Strangely enough today's business environment reflects the internal and external struggles of illness. Businesses regularly forego profits to throw money at customer surveys, logistics, marketing, and technology to keep their customers happy. Just as your body starts to fail from constant stress or neglected disease, a business with a corporate culture that is toxic to its employees starts to shut down.
Unlike animals, human beings have successfully developed the capacity to think about what is not immediately going on around them and to contemplate events that happened in the past or might possibly happen in the future. While this capacity called imagination can be a blessing, it can be a curse at the same time.
A while ago, I had the opportunity to witness the demonstration of an avalanche airbag. The space created by the airbag can save lives in a situation that would otherwise bear the imminent risk of suffocation. I was immediately aware of the symbolism: Metaphorically speaking, our packed days and weeks are like avalanches, rolling over our heads and burying us underneath them. As in a real avalanche, the key lays in creating space.
Not enough young people believe they can change the world on a global scale. The problem is a mindset problem, and one I believe is more dire than some might think. Too many young entrepreneurs think they're rock stars by launching another social network, or naming themselves the CEO of the world's 498th messaging app. Honestly, they're probably wasting their time.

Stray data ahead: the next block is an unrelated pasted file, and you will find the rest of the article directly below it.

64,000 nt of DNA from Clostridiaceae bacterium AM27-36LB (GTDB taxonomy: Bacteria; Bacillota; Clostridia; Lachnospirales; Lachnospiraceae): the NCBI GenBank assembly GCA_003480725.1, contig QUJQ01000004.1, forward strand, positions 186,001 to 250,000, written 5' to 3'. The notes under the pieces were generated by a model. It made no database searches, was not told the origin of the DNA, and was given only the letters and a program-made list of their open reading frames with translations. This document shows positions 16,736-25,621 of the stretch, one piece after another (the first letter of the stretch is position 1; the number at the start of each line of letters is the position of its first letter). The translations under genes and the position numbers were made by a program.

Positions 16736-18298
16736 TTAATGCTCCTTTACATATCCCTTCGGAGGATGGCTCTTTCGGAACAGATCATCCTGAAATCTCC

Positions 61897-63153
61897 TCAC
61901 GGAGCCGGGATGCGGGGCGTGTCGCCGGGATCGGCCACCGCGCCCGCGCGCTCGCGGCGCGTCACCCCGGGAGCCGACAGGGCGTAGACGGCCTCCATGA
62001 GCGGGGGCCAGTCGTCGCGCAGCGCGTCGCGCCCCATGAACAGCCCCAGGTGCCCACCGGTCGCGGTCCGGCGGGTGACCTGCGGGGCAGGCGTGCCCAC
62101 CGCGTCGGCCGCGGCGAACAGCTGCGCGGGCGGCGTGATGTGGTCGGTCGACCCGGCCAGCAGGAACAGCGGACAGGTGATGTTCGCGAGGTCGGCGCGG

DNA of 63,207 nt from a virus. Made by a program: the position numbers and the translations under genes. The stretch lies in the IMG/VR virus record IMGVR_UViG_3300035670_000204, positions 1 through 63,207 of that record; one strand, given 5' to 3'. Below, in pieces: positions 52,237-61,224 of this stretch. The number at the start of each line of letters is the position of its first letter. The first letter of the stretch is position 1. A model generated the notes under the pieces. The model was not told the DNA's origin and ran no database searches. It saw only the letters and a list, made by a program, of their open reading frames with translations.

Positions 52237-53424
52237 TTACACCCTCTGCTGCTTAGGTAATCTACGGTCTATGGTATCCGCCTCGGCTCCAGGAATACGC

With the news programs blaring the most recent political scandals, it's hard to remember that there are positive things happening in the world and leaders who are inspiring heart-centred change. It's integral that we maintain a healthy, higher perspective about what really matters and share it with our communities.
Toronto is a rapidly growing city, one facing pressures on infrastructure, concerns about congestion of cars on roads, and the need for better mass transit. Toronto is a city beset by economic inequality. These are all issues that need to be seriously dealt with, not sidelined by the distractions of a mayor clearly unfit for office.
Most of what I am about to tell you is contrary to what you might have been taught or have come to believe in. I have to share this with you because it's just too good not to and because it's something that we need to place more emphasis on. It began with that one word, the one that sometimes we're even afraid to say. Are you ready?
I sought to find my inner force through Institute B's second Changemakers workshop on "Authentic Leadership". Institute B is a Vancouver-based startup accelerator that provides guidance, funding and education to local entrepreneurs and their nascent companies. Institute B focuses on helping socially-conscious companies and people whom do not sacrifice making the world better for profit.
At the Wisdom 2.0 Business conference, I experienced this raw honesty over and over. It was truly moving. At one point, there were over 200 diverse people, coming from various backgrounds, chanting OM together then revering the silence that came after. It wasn't our titles or egos or the performance of our last quarter that brought us together.
The talent headhunting phenomenon began informally with well-connected former industry executives with big rolodexes and great contacts. In those days, searches were simple: You needed someone and headhunters put calls out and found someone. Today, an effective search is much more sophisticated, yet myths continue to dominate.